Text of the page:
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How to take money out of your Limited Company

What’s best salary or dividends?  

As is so often the case, it depends! Not a particularly helpful answer for those looking at this through a black and white view finder, but the truth is it really is very grey and depends on each contractor’s individual circumstances.

That said there are obviously some points to make that may help you decided your strategy and maximise your post-tax earnings.

Let’s start with IR35. If you find yourself inside then you will have no choice but to treat all earnings as employed earnings and pay the tax accordingly. For those contactors outside IR35 there are more options available and the question of salary v dividend is very relevant.

How are contractor salaries taxed?

Salaries are taxed according to Income Tax Rates and are taxed at source through a PAYE scheme using the contractor’s tax code. The full tax allowance for 2021/22 will be £12,570 and whilst contactors will therefore have a tax code of 1257L some will have been adjusted for previous underpayments or benefits in kind. For the purposes of these examples, we will assume a full allowance is available.

Taxable income is the amount of earnings that are subject to income tax. It is the total amount of earnings minus the personal tax allowance for the individual.

For the year 2021/22 the first £37,700 of taxable income is subject to income tax at the basic rate of 20%. After £37,701 is reached, the taxable income is subject to a higher rate of tax at 40% until £150,000. Any taxable income exceeding £150,000 is taxed at the 45% additional rate.

In addition to Income Tax, salaries attract NIC payments. As an employee of your own company you will also pay 12% of gross earnings in employees National Insurance Contributions (NICs) on all earnings over £184 per week, up to £967 per week, after which NICs drop to 2%.

Your limited company must also make additional employer’s NICs contributions of 13.8% on the portion of your earnings taken as salary which is over £183 per week.

Keeping your salary low, both employers and employees national insurance contributions (NICs) are minimised. This is key to why paying a low salary and the rest in dividends is the most tax efficient route for many.

For those contractors lucky enough to earn salaries in excess of £100,000 be aware of another “stealth tax”. Your personal allowance shrinks at this point as for every £2 you earn over £100,000 your personal allowance reduces by £1.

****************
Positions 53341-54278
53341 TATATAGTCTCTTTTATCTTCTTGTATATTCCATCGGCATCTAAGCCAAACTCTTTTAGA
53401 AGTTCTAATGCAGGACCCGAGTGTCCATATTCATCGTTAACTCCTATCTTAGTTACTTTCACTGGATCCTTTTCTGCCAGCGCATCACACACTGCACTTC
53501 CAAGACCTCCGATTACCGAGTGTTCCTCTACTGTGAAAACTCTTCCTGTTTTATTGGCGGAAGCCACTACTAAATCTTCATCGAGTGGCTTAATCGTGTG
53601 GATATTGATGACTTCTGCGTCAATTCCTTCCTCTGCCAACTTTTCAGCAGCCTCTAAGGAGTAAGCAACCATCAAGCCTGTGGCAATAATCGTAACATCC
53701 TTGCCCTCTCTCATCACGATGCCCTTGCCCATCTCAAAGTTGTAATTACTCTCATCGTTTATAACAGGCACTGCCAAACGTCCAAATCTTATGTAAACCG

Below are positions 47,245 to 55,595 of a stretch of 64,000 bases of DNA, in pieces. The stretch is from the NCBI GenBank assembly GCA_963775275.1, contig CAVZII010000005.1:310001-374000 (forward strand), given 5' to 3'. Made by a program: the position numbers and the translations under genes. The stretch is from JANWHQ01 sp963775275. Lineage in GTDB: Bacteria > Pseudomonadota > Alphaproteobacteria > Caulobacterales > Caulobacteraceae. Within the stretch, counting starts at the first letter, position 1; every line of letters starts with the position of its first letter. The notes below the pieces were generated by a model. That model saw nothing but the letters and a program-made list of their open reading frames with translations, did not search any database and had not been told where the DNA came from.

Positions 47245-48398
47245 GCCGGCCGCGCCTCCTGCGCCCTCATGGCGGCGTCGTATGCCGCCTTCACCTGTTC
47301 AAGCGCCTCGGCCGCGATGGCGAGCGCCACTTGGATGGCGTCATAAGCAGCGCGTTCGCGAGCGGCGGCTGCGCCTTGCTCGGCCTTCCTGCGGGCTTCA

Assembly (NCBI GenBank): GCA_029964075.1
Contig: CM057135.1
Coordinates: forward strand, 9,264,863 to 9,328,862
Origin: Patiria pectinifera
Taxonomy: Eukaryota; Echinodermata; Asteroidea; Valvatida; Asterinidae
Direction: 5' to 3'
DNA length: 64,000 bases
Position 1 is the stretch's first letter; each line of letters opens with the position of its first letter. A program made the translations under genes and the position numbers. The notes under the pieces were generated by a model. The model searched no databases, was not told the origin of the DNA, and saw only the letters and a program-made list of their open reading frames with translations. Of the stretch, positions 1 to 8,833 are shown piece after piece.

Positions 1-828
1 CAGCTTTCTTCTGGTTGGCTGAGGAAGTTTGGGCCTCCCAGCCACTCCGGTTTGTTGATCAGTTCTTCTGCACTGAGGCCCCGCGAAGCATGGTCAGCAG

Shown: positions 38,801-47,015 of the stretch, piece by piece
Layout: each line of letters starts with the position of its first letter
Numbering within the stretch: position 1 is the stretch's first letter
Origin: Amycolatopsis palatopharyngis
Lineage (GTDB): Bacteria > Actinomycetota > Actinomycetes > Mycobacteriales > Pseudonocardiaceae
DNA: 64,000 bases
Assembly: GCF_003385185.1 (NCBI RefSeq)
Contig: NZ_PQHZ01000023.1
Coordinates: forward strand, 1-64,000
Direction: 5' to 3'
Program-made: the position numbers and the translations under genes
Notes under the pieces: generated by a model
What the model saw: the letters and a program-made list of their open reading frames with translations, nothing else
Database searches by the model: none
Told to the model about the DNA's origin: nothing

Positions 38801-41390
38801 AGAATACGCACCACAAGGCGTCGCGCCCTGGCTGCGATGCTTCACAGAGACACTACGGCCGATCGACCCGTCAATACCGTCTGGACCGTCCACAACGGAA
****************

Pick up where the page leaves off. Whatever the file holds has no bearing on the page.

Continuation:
Despite the dividend tax hikes implemented in April 2016 and the reduction in the tax free dividend allowance from 2018, extracting cash from a company via a dividend payment still offers a more tax-efficient alternative to paying oneself a salary.

How are dividends taxed?

Dividends are a distribution of a company’s profits to its shareholders. As long as the company is in profit, it can declare a dividend at any time. Dividends declared when the company is not in profit are called illegal dividends, and issues arise.

A limited company calculates its profit by deducting its business expenses, of which salaries are one. The resulting profits are taxed to Corporation tax at 19% and any profits left can be distributed as a dividend to the company’s shareholders.

You will have a £2,000 tax-free Dividend Allowance for 2021/22, which acts like an extension to your "zero rate band".

Let’s assume you have utilised your personal allowance for the year by taking a salary of £12,570 your dividend will then be taxed as follows. The first £2,000 of dividends will be tax free, with the next tranche taxed at 7.5%. This rate will apply to all dividends paid up to the level of £37,700, but with the first £2,000 within that band are not taxed at all, due to the Dividend Tax Allowance of £2,000 - so only £35,700 of the £37,700 is actually taxed at 7.5%.

Any additional dividends paid will fall into the higher rate band (currently from £37,701 to £150,000) and will attract the 32.5% higher rate of tax. Any dividends in excess of £150,000 are subject to a rate of 38.1%.

Salary vs Dividends – a sample calculation

So what does all this mean in terms of take home pay? Let’s compare the take home for a contractor who has invoiced his client £80,000 fee income. The contractors apply the following strategies:-

  • Salary only

  • Salary equal to the NIC threshold, the remaining in dividends



Salary & Dividend

Salary & Dividend

Gross income








Gross profit before tax




Employers N.I.




Employees N.I.








Corporation tax




Net profit




Tax on dividends (income tax)




Income after taxes




If you extract a minimum salary equal to or below the National Insurance threshold, or even the personal allowance, and the balance in dividends you will end up paying significantly less combined tax and NICs than a contractor paying themselves just a salary.


As well as any salary and dividend you take, you should also remember that expenses incurred by you on behalf of the company should be reclaimed from your company and will attract no tax liability.

All reimbursed expenses will need to be reported on your P11d by the company and any that were actual benefits in kind and not business related will attract a tax charge.

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